The top gay icons (straight up!)
There are some surprisingly heterosexual inclusions in the National Portrait Gallery's new exhibition. Arifa Akbar reports
Friday 27 March 2009
What do the Princess of Wales, Nelson Mandela and Maya Angelou have in common? They are today's greatest gay icons, of course. A panel of high-profile gay figures including Sir Elton John, Billie Jean King, Lord Ali and Sir Ian McKellen have selected 60 of their most inspirational figures, be they openly lesbian, gay, straight, bisexual, repressed or none of the above, to feature in an exhibition opening at the National Portrait Gallery in London in July.
The show will attempt to debunk the clichéd notion of the gay icon as a raging drag queen (perhaps with the exception of Lily Savage, who is included) and show the breadth of figures who positively influenced the 10 openly-gay judges who picked their favourite faces. Sandi Toksvig, the broadcaster and chairwoman of the panel, promised that the "Gay Icons" show would not feature hackneyed images of a feathered Kylie Minogue, Oscar Wilde, Michelangelo or indeed, any other well-known pink pin-ups.
Instead, the photographic portraits include prominent straight and gay people and their friends and family members. Sir Elton, for example, chose his (straight) lyricist Bernie Taupin, who began working with the singer at the age of 17, and the cellist Mstislav Rostropovich, who was not gay but was known for championing democratic and artistic freedom.
Toksvig, on the other hand, said she chose Rosa Bonheur, the fiery 19th-century French painter whose audacious personal history gave courage to Toksvig in trying times, as well as the gay rights activist Peter Tatchell and singer K D Lang "because she's sexy". "Not everyone on the list is gay and some might be surprised to find themselves on a list of gay icons," added Toksvig.
Some more predictable faces in the exhibition include those of the pop group Village People, the writer Quentin Crisp and the gay rights activist Harvey Milk. Other portaits are of people who were rumoured to have been tormented by homosexual urges at a time when it was criminalised, such as the writer Daphne Du Maurier, poet Gerard Manley Hopkins and Russian composer Tchaikovsky.
The exhibition is not simply aiming to challenge gay stereotypes, said Toksvig, but also to celebrate people who have served as inspirational figures, often in times when being openly gay was simply not permissible. Reflecting on her own experiences at Cambridge University, when she was nearly expelled for having her girlfriend stay the night, and in the early 1990s when she came out as a lesbian and received death threats, Toksvig said she used to be "desperate" to find a role model, particulary one who was gay.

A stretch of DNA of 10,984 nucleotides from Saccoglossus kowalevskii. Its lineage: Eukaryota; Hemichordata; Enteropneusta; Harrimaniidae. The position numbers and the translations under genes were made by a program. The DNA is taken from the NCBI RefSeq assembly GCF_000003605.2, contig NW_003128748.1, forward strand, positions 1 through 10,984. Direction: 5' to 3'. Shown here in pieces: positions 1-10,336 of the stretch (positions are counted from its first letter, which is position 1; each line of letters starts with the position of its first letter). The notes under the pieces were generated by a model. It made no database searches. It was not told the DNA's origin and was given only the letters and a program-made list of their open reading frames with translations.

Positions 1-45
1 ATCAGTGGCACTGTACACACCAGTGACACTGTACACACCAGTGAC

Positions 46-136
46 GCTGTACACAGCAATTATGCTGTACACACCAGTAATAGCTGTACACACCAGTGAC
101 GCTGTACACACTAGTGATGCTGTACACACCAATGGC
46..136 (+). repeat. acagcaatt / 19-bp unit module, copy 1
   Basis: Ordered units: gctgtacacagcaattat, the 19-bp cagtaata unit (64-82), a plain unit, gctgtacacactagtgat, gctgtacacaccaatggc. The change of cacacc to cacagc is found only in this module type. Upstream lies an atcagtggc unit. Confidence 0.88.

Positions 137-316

"I used to watch Martina Navratilova, even though I loathed tennis," she said. "In 1979, I was desperate for any woman in the public eye with whom I could identify. When in 1994 I was threatened by a tabloid, I outed myself. I received a series of death threats but my life was 1,000-fold better. At the time, there was no other 'out' woman in the media."
She said that while much had changed since then – with greater social acceptance of homosexuality, openly gay MPs and same-sex civil partnerships – many of the same prejudices still held sway in some areas of society. The idea that the exhibition was not needed was simply untrue, she added. "I hope it will give courage to people who are still struggling with their sexuality and to see an exhibition of this kind in a prestigious place might also make other people reassess their attitudes."
Sandy Nairne, the gallery director, said: "It is an exhibition that explores the portraiture and biographies of important and intriguing people through the last two centuries. The title has a degree of creative ambiguity that we liked. It is a bold and edgy show and that's why it's relevant."
Pim Baxter, the project manager of Gay Icons, said it aimed to reach far beyond the gay community and attract mainstream audiences. Only a few of the featured icons have been revealed so far, and the gallery is promising a few surprises when the exhibition is unveiled on 2 July. A history of the notion of the gay icon, written by the film academic Richard Dyer will accompany the show.
Who's your icon? The selections
* Politician Lord Waheed Ali chose Will Young, Lily Savage and Diana, Princess of Wales
* Author Alan Hollinghurst chose actor Joe Dallesandro and poet Gerard Manley Hopkins
* Sir Ian McKellen chose gay rights activist Margarethe Cammermeyer and politician Harvey Milk
* Billie Jean King chose Wimbledon champion Althea Gibson and Nelson Mandela
* Poet Jackie Kay chose Quentin Crisp and singer Bessie Smith
* Politician Lord Smith chose mathematician Alan Turing and Virginia Woolf
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